Um, It maybe is getting a tweak in the algorithm and being demoted, right? Like it’s clearly being categorized as such. And, um, elsewhere in the documentation, it appeared that maybe there be, there may be different positions, right? Where if there’s a certain number of small personal sites, right. You only allow slots for two, right.

Um, or three or whatever it may be. So in that effect, you may be getting demoted, right? Because you have a. A small personal site. Um, what are your thoughts, Jared? What do you have to say about this? 

Jared: Yeah, we don’t know how it’s being used. We don’t know if it’s being used. We know it’s in there. Yeah, it is fun to break it down a bit, you know, cause like Google chose these words, small and personal, small, how do we define small, but it certainly is different than big.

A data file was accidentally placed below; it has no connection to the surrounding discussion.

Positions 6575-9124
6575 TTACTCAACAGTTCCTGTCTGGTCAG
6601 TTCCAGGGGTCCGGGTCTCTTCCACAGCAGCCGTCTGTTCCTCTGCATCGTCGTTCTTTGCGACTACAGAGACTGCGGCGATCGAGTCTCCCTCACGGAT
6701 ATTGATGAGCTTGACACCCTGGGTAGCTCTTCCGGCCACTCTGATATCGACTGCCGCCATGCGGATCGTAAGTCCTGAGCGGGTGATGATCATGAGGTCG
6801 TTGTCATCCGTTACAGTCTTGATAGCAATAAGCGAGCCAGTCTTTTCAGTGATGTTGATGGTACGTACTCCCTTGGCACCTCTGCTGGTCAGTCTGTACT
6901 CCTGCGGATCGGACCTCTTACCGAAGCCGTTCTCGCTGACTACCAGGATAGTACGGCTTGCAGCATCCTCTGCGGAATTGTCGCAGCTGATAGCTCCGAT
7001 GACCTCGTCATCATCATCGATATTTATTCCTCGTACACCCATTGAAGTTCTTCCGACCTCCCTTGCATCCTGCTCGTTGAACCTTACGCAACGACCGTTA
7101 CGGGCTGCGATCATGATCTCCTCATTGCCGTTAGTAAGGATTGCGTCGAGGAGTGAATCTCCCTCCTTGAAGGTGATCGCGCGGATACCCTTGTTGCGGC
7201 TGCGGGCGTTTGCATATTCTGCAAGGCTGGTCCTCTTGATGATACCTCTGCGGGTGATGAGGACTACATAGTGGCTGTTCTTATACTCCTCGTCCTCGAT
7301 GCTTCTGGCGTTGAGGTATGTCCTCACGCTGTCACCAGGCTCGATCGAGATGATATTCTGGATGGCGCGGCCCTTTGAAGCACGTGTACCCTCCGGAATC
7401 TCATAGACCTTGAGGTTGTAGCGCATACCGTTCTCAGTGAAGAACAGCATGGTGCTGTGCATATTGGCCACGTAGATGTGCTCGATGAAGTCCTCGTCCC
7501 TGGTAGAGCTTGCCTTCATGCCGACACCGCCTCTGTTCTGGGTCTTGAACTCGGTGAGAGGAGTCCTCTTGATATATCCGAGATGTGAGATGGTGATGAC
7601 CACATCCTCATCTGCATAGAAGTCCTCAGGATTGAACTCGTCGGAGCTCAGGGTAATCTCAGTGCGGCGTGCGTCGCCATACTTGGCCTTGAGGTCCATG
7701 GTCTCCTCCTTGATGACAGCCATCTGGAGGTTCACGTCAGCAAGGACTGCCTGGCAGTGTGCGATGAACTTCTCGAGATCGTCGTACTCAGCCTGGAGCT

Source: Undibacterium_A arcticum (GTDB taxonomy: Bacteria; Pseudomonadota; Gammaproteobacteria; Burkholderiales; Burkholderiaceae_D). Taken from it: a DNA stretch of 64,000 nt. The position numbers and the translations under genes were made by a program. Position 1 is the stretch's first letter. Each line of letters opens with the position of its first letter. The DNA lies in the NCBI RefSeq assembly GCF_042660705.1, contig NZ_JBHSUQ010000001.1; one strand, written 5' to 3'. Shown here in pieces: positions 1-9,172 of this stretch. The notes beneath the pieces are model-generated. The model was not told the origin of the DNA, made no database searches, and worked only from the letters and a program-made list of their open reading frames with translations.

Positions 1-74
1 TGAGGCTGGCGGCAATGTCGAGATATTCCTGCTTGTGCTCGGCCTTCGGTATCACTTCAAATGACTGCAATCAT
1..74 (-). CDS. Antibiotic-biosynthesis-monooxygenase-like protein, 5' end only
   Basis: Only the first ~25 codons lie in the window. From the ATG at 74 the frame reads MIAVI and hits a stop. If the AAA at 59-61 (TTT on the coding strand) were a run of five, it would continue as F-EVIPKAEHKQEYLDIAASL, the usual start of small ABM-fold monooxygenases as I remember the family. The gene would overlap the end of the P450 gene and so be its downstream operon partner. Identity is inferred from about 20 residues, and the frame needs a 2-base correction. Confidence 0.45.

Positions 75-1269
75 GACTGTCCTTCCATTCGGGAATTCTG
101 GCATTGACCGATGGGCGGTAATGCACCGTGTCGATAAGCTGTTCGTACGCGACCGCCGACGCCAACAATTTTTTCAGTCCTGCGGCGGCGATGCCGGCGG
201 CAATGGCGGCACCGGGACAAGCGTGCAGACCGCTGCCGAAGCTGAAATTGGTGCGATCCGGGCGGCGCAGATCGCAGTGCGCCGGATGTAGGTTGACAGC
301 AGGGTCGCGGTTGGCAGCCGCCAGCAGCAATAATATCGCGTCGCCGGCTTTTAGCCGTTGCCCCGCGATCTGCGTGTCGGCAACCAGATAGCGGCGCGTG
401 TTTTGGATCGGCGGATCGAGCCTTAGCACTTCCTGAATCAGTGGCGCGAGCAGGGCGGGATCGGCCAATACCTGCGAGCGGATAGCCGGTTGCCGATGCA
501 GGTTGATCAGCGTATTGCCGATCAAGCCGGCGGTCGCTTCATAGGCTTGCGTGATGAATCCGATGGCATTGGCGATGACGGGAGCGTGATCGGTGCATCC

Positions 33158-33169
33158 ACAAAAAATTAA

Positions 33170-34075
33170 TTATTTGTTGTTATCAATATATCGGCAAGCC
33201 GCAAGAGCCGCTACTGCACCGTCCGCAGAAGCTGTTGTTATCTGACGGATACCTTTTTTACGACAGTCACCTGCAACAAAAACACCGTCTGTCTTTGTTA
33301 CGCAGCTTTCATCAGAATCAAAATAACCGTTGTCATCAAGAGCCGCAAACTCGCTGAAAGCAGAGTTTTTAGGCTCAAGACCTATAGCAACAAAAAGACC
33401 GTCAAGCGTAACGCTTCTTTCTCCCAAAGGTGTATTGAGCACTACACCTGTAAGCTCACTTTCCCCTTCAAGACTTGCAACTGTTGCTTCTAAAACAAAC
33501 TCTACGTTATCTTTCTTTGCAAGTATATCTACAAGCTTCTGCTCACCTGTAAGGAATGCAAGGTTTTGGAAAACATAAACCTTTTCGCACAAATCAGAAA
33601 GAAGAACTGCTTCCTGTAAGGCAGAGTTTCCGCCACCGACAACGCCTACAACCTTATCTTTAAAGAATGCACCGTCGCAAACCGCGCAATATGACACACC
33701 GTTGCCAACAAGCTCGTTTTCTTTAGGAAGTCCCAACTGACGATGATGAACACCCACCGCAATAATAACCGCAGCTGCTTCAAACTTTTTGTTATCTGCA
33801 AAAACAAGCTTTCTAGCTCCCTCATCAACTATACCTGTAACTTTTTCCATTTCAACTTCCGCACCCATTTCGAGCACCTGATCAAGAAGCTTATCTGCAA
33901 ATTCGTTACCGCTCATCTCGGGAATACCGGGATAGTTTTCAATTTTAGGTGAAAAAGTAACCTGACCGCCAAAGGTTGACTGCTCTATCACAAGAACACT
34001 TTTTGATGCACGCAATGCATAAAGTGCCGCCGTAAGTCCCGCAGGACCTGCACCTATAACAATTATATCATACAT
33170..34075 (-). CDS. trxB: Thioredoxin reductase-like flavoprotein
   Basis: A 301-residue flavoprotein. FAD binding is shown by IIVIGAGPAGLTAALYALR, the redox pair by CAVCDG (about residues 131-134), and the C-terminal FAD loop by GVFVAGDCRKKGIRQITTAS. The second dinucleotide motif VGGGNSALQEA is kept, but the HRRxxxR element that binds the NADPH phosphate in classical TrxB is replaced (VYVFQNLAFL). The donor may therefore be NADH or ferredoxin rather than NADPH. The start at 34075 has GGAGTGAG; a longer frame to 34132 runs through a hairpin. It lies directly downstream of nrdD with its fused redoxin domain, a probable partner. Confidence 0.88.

We’ve talked on the podcast at length about how big sites keep winning. And it’s not just our opinions. It’s documented in almost every algorithm update for the last couple of years, how big sites keep getting bigger in terms of their traffic. So interesting, small loses. Update over update. We’ve noticed this and then here it is in this documentation personal.

Now personal isn’t a term I think we’ve ever used before, but boy, does it accurately fit the types of sites that have gotten rocked by HCU sites that. Don’t have a business platform on it. We’ve talked to a throw e comm, you had an e comm, your local business, you seem to escape. I can vouch for this, my agency and the clients that we work on.